What It's Like To Have The "Wrong" Body For Your Sport

02_UA_IWILLWHATIWANT_MCOPELAND2Photo: Courtesy Of Under Armour.
Earlier this year, Under Armour announced a deal with American Ballet Theatre soloist Misty Copeland — a big departure for the formerly football-focused brand that's known for its compression gear.
Now, the brand has released a new commercial featuring Copeland; prepare to feel feelings. The clip opens with the voiceover of a young girl reading a rejection letter that says "you have the wrong body type for ballet." Then, it shows Copeland in true badass-ballerina glory. It’s a 60-second film of empowerment, determination, and grit — everything Under Armour is trying to capture in their new “I Will What I Want” campaign, which also highlights downhill skier Lindsey Vonn and soccer star Kelley O’Hara.
“[It’s about] focusing on yourself and not the noise from outside [or] the opinions of people, which is just so hard,” says Copeland. “Especially when you’re in an art form, and you’re criticized — you’re putting it out there.” She says she wants "to be the first ever African American female principal dancer in any major ballet company...in the world. As well as just to diversify ballet.”
We had a chance to chat with the powerful and stylish ballerina; click through to see what she has to say about body image and performance mantras — and to check out her incredible new commercial.
Q: You mentioned that you were told you were too muscular for ballet.
“It’s not about fitting in to this meticulous mold. It’s about transforming and becoming a character on stage, and what you can do with your body. I was considered a prodigy at 13 and a professional [in a few] years, so I was clearly capable of doing all of those things. Body types are constantly changing and evolving, and I think that the ballet world has to catch up with that.”
Q: What do you tell yourself mid-routine when you feel like you can't go on?
“Not to give up. It’s so easy to get outside of yourself during those moments when you have to be so focused. We have these things in ballet where you’re constantly repeating things, like a fouetté turn — and you do it 32 times. You get to the point where you’re like, I just can’t do this. It’s literally one thing at a time. [I think to myself,] you can do this, you can do this, you do this every day of your life, you can do this.”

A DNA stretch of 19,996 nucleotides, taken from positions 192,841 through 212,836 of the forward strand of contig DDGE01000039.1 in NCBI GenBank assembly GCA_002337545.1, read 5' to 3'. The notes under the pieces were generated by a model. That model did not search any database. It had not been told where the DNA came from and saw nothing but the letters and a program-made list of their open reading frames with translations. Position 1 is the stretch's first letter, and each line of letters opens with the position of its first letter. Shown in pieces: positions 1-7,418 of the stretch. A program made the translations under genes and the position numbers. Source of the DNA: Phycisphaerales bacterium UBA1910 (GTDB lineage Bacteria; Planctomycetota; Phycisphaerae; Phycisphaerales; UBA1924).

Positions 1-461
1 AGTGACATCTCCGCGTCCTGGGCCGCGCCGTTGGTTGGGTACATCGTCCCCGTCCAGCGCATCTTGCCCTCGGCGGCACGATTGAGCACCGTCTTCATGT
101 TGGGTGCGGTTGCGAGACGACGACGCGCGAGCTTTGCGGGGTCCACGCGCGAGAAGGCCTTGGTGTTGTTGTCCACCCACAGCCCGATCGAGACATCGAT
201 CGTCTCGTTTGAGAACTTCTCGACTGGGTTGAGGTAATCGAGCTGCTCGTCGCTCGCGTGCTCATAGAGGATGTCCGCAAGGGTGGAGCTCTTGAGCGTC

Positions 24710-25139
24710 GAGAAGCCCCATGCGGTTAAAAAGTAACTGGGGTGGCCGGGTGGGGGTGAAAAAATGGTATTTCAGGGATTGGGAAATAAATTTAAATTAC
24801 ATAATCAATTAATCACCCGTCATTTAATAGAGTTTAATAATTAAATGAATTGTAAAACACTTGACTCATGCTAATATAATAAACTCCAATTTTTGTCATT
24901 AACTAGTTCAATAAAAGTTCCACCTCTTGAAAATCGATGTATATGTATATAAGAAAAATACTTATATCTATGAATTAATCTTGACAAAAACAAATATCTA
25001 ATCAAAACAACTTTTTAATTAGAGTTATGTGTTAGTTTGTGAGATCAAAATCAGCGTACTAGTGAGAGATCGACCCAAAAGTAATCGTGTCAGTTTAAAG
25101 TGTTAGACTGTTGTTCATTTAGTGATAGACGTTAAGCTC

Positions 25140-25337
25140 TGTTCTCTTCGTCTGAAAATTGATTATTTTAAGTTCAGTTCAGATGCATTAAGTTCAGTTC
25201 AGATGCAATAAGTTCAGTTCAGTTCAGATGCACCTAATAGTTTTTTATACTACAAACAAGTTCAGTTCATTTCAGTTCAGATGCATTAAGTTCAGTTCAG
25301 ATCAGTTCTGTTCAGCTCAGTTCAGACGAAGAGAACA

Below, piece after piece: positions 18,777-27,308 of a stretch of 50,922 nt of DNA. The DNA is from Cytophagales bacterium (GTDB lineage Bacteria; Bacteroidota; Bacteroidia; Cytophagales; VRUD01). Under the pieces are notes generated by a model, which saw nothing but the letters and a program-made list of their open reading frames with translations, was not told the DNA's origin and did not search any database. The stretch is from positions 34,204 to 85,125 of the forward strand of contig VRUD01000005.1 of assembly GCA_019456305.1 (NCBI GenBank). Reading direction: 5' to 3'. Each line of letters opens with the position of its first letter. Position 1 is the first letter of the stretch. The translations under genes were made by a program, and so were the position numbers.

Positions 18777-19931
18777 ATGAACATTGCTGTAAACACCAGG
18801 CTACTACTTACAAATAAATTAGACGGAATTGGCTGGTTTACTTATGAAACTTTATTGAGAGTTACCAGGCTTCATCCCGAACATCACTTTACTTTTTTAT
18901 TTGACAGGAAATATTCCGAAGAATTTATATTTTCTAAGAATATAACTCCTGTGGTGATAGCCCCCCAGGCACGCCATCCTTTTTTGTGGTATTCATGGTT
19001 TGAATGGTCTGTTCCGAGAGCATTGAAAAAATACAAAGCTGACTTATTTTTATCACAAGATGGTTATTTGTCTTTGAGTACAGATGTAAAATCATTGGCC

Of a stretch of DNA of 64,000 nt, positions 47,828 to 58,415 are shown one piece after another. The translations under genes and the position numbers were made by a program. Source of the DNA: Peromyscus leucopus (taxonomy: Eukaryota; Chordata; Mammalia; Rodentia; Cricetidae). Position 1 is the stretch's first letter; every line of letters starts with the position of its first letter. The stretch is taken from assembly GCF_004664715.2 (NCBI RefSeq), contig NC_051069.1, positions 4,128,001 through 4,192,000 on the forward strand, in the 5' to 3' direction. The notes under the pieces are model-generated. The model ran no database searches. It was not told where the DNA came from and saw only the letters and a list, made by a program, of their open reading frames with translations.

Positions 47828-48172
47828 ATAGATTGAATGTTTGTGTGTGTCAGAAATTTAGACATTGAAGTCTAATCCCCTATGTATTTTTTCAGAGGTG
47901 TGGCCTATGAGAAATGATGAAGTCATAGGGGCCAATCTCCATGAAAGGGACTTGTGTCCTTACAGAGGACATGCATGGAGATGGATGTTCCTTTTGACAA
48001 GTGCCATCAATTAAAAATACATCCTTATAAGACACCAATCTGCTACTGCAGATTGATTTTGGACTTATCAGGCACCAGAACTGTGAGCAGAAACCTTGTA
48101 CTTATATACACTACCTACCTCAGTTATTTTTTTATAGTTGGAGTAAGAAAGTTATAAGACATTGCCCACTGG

Q: What did you think about being a guest judge on So You Think You Can Dance this season?
"I can sit there and watch those dancers all day. To be able to really give them constructive feedback — I know it meant a lot to them because I spoke to them afterwards. It helps them as dancers. I had some of them come up to me and say ‘It’s been three weeks now, and I’m working on lengthening my neck, and I hope you see it.’ I think it [my feedback] is a bit shocking for America, because they’re not educated enough to know that’s what we [dancers] receive every single day in the studio. Through things like SYTYCD and Dancing With The Stars, we are slowly introducing America to what dance is.... it’s not that they just get out there and do these steps, and it’s like, ‘You’re fabulous.’ You have to get better...you need to hear these criticisms.”
Q: Very true. How are you constantly pushing yourself to improve?
“I take class every single day. Every day is a new start; as they say, you’re only as good as your last performance. And, it’s about being the best dancer I can be every day, and starting new, every time.”
Q: Ballet-inspired and barre fitness classes — a good or bad fitness trend?
“It’s amazing. I think it’s a great way of introducing our art form, and I hope that it’s not going to be just a trend. Pilates has become a part of people’s workouts and cross-training, and I hope that ballet and barre workouts can be one of those things. It’s a full-body workout...I really don’t think there’s anything else that will be able to replace ballet when I stop doing it.”

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